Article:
Electrochemistry of Atomically Precise Metal Nanoclusters

Kyuju Kwak, Dongil Lee

Research output: Contribution to journalArticlepeer-review

133 Citations (Scopus)


Thiolate-protected metal nanoparticles containing a few to few hundred metal atoms are interesting materials exhibiting unique physicochemical properties. They encompass the bulk-to-molecule transition region, where discrete electronic states emerge and electronic band energetics yield to quantum confinement effects. Recent progresses in the synthesis and characterization of ultrasmall gold nanoparticles have opened up new avenues for the isolation of extremely monodispersed nanoparticles with atomically precision. These nanoparticles are also called nanoclusters to distinguish them from other regular metal nanoparticles with core diameter >2 nm. These nanoclusters are typically identified by their actual molecular formulas; prominent among these are Au25(SR)18, Au38(SR)24, and Au102(SR)44, where SR is organothiolate. A number of single crystal structures of these nanoclusters have been disclosed. Researchers have effectively utilized density functional theory (DFT) calculations to predict their atomic and electronic structures, as well as their physicochemical properties. The atomically precise metal nanoclusters have been the focus of recent studies owing to their novel size-specific electrochemical, optical, and catalytic properties.In this Account, we highlight recent advances in electrochemistry of atomically precise metal nanoclusters and their applications in electrocatalysis and electrochemical sensing. Compared with gold nanoclusters, much less progress has been made in the electrochemical studies of other metal nanoclusters, and thus, we mainly focus on the electrochemistry and electrochemical applications of gold-based nanoclusters. Voltammetry has been extremely powerful in investigating the electronic structure of metal nanoclusters, especially near HOMO and LUMO levels. A sizable opening of HOMO-LUMO gap observed for Au25(SR)18 gradually decreases with increasing nanocluster size, which is in line with the change in the optical gap. Heteroatom-doping has been a powerful strategy to modify the optical and electrochemical properties of metal nanoclusters at the atomic level. While the superatom theory predicts 8-electron configuration for [Au25(SR)18]- and many doped nanoclusters thereof, Pt- and Pd-doped [PtAu24(SR)18]0 and [PdAu24(SR)18]0 nanoclusters show dramatically different electronic structures, as manifested in their optical spectra and voltammograms, suggesting the occurrence of the Jahn-Teller distortion in these doped nanoclusters. Furthermore, metal-doping may alter their surface binding properties, as well as redox potentials. Metal nanoclusters offer great potential for attaining high activity and selectivity in their electrocatalytic applications. The well-defined core-shell structure of a metal nanocluster is of special advantage because the core and shell can be independently engineered to exhibit suitable binding properties and redox potentials. We discuss recent progress made in electrocatalysis based upon metal nanoclusters tailored for water splitting, CO2 conversion, and electrochemical sensing. A well-defined model nanocatalyst is absolutely necessary to reveal the detailed mechanism of electrocatalysis and thereby to lead to the development of a new efficient electrocatalyst. We envision that atomically controlled metal nanoclusters will enable us to systematically optimize the electrochemical and surface properties suitable for electrocatalysis, thus providing a powerful platform for the discovery of finely tuned nanocatalysts.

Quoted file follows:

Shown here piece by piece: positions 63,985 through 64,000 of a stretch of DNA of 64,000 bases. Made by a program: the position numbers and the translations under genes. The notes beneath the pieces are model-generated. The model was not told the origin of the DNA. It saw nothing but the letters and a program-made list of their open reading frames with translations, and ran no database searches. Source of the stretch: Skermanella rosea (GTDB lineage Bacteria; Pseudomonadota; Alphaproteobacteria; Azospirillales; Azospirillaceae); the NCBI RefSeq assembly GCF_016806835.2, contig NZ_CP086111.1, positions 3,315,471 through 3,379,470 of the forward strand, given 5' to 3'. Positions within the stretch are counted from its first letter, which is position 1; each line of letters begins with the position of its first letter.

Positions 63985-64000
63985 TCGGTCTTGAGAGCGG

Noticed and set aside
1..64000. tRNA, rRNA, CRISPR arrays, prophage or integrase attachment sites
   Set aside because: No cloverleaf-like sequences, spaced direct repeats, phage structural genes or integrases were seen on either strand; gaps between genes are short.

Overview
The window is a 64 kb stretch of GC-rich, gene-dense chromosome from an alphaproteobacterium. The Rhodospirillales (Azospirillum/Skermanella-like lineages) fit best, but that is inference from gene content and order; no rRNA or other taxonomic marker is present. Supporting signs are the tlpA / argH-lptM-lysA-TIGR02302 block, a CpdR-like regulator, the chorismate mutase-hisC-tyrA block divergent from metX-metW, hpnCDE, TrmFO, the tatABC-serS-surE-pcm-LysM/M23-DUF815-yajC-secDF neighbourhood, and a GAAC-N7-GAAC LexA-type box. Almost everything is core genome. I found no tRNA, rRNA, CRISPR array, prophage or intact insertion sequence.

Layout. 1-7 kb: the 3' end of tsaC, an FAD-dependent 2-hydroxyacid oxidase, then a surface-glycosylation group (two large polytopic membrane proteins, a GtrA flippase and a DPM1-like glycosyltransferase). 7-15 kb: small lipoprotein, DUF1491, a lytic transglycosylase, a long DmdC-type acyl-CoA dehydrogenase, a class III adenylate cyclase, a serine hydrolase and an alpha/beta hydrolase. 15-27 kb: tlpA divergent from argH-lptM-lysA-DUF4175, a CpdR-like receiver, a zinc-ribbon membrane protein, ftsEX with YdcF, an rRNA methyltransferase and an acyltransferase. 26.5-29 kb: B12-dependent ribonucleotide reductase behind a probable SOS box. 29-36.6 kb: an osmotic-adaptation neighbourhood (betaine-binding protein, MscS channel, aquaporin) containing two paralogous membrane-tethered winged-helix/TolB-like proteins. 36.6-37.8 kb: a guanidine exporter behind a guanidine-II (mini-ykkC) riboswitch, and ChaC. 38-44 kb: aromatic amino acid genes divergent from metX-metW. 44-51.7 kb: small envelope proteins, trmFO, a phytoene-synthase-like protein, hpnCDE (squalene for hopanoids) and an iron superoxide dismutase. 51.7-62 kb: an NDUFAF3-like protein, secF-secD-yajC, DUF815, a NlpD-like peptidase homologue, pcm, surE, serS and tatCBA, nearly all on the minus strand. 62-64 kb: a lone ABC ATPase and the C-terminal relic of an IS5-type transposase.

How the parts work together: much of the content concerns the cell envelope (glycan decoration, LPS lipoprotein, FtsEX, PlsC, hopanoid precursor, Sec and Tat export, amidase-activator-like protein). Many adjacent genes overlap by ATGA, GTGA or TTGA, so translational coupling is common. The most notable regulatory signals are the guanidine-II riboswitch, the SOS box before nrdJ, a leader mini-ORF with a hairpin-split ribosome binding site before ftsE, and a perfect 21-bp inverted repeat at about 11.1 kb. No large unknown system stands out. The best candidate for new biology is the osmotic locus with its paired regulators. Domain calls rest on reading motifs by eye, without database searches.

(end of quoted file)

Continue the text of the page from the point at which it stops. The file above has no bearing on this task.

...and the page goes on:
Original languageEnglish
Pages (from-to)12-22
Number of pages11
JournalAccounts of Chemical Research
Issue number1
Publication statusPublished - 2019 Jan 15

Bibliographical note

Funding Information:
This work was supported by the Korea CCS R&D Center (KCRC) Grant (NRF-2014M1A8A1074219) and NRF Grants NRF-2017R1A2B3006651 and NRF-2009-0093823. K.K. acknowledges the support from the NRF Grant (NRF-2017R1A6A3A01008549).

Publisher Copyright:
© 2018 American Chemical Society.

All Science Journal Classification (ASJC) codes

  • Chemistry(all)


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